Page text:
Skip to comments.To Saul Alinsky: Something You Never Thought Of
Posted on 06/05/2010 7:59:30 AM PDT by reasonisfaith
So Alinsky dedicates his book, Rules For Radicals, to Lucifer. His explanation is that Lucifer was the first radical and that he rebelled against the establishment. Alinsky wrote Lest we forget at least an over-the-shoulder acknowledgment to the very first radical: from all our legends, mythology, and history (and who is to know where mythology leaves off and history beginsor which is which), the first radical known to man who rebelled against the establishment and did it so effectively that he at least won his own kingdomLucifer.
It never ceases to amaze me. The way socialists defeat themselves again and again, due to a weakness which they are convinced is their greatest strengththe weakness of their intellect.
First of all, socialists reject absolute truth. So, if in their world nothing can really be true, they cannot use logic because logic depends on truth. And the leftists, all leftists, have denied themselves access to the rational method. I would askwhy do this to yourself?
This embrace of irrationalism seems to have fooled Alinsky, as it has most if not all leftists. But Alinsky has provided the opportunity to point out another oversight in his clever little scheme, an oversight shared by his followers. (Alinsky didnt have the brains to realize that his socialist mind had outdone itself, as such minds always do.)
Now, Alinsky had it right. Lucifer was the first rebel known to man. But think about itLucifer was also the first wannabe.
That's right, the first wannabe.
I believe this realization might be salt on the wound for progressives, because I know that leftist ideology creates an underlying sense of loss of authenticity. But why keep looking the other way. Why not heal the wound?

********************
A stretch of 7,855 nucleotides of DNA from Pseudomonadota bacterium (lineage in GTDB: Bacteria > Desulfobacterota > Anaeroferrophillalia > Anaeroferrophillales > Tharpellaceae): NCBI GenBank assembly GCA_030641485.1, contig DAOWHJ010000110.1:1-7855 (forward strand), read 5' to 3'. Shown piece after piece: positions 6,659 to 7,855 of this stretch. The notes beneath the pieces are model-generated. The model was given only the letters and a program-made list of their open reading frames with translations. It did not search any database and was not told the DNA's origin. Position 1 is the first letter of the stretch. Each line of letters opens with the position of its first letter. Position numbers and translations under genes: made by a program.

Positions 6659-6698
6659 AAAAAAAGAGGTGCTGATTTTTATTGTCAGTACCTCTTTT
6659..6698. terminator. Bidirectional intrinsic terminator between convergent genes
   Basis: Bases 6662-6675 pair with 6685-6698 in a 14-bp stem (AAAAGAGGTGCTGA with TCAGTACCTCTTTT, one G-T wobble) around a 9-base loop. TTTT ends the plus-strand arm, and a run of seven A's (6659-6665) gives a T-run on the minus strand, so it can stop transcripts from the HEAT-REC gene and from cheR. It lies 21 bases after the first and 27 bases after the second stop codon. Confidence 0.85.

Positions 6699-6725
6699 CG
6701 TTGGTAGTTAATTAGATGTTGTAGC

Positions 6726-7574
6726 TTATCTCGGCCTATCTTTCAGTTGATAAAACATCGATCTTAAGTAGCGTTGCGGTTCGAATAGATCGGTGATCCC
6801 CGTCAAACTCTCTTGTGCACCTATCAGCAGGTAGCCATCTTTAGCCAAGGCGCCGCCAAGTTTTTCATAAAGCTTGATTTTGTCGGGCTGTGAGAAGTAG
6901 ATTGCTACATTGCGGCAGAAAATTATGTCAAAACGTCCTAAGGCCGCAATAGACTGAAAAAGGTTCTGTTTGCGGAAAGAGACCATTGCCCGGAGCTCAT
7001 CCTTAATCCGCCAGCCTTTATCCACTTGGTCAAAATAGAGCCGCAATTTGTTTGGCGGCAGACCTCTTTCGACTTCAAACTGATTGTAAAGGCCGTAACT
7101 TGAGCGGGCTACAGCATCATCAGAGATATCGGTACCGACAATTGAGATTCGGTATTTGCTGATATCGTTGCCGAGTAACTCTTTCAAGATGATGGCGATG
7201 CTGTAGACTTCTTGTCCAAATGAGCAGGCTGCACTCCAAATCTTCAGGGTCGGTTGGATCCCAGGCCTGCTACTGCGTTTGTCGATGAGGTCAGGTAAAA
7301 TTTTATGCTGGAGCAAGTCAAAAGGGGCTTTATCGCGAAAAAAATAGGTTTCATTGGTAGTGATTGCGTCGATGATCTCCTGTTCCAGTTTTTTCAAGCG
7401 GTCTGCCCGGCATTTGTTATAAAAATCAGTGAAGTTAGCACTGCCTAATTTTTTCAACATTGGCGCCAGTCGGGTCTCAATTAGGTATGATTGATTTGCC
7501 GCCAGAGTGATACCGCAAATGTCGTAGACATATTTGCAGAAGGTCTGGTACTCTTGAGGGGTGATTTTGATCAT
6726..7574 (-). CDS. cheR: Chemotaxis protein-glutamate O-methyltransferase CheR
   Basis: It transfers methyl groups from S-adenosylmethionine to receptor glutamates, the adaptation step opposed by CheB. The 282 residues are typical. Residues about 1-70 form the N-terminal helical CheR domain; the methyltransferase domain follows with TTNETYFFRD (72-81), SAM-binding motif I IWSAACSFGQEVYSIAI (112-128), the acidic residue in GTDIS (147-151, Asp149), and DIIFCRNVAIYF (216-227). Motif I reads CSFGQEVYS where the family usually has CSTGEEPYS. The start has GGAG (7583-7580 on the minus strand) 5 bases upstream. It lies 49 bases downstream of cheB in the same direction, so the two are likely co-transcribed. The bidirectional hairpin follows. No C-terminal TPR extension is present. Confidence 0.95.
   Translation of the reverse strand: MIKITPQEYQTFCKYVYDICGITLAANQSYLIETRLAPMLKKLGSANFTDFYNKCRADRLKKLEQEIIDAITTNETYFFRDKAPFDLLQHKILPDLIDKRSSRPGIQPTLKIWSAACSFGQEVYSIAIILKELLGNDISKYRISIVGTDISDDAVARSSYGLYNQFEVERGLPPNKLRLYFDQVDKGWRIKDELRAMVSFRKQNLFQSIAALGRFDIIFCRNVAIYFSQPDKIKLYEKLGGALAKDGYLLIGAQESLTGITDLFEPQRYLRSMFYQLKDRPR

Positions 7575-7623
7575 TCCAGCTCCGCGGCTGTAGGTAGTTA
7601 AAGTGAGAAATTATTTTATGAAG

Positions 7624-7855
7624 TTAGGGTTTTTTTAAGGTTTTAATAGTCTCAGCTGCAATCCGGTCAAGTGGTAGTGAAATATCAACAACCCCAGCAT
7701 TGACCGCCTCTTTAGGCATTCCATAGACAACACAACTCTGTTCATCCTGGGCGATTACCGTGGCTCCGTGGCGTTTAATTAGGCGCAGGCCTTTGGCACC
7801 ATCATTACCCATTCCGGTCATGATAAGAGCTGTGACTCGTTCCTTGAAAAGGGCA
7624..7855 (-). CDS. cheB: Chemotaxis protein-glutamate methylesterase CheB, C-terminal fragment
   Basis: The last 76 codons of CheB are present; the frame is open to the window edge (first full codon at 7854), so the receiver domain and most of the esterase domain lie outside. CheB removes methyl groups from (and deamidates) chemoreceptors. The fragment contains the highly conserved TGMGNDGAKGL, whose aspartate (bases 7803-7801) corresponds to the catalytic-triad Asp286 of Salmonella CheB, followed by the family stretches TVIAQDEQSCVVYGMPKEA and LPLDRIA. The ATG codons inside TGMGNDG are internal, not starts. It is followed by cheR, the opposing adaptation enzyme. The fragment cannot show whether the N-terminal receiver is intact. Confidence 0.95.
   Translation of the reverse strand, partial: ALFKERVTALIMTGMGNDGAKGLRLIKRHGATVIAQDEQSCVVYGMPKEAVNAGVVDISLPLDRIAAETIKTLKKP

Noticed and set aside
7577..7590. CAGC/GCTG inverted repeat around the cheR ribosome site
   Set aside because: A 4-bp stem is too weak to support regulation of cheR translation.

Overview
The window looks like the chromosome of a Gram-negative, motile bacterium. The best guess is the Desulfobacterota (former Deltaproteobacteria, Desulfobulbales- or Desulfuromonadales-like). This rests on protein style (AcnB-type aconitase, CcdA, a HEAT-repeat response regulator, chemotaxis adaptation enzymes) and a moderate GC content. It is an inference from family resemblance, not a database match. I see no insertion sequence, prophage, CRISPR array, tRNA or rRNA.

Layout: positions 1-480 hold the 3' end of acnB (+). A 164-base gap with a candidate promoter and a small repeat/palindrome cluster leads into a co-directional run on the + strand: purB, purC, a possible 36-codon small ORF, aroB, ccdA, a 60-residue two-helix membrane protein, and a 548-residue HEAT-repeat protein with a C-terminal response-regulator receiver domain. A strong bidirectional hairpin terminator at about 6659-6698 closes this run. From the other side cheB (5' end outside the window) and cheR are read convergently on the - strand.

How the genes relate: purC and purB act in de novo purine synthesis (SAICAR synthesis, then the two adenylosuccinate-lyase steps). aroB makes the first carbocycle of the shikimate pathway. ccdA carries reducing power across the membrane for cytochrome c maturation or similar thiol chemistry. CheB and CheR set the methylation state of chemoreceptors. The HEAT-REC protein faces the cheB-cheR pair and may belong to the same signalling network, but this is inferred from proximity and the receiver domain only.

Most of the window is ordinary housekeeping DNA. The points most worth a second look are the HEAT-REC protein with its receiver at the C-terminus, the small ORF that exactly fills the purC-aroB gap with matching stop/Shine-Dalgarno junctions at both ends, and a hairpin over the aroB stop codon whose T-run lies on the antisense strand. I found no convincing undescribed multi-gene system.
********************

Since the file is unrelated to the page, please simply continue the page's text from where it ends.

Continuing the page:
So to leftists everywhere, including Bill Ayers, Barack Obama and George Soros: nobody is forcing you to follow the first wannabe. And nobody is forcing you to believe the Lie.
Thought you might like this.
Alinski’s intentions were never good. The man was a greedy lying con man addicted to controlling others.
Something else Alinsky never thought of is that God is victorious against the rebel.
“I dont doubt that liberals are, to a point, well-intentioned.”
Some. I’m convinced, however, that many are those with a need to ‘save the world’ in a way that exalts them and their self-defined superior knowledge. These are the ones who wind up as activists and/or politicians. They see themselves as ‘special’, and liberal activism allows them to act out how special they think they are. Others are either envious of what someone else has, or feel guilty about what they themselves have (e.g. Bill Gates and much of Hollywood). Some are just selfish union members who want to vote themselves pay raises.
“People of the Lie: Insight for Traders
Many wise traders look deep. They know to understand human psychology is the bedrock of good living and ultimately success. The book People of the Lie by Scott Peck offers food for thought:
The central defect of ‘the evil’ is not the sin but the refusal to acknowledge it. More often than not these people will be looked at as solid citizens. How can that be? How can they be evil and not designated as criminals? The key word is designated. They are criminals in that they commit crimes against life and liveliness...their crimes are so subtle and covert that they cannot clearly be designated as crimes. The theme of hiding and covertness will occur again and again throughout the rest of this book. It is the basis for the title People of the Lie.
Evil deeds do not make an evil person. Otherwise we would all be evil. If evil people cannot be defined by the illegality of their deeds or the magnitude of their sins, then how are we to define them? The answer is by the consistency of their sins. While usually subtle, their destructiveness is remarkably consistent. This is because those who have crossed over the line are characterized by their absolute refusal to tolerate the sense of their own sinfulness.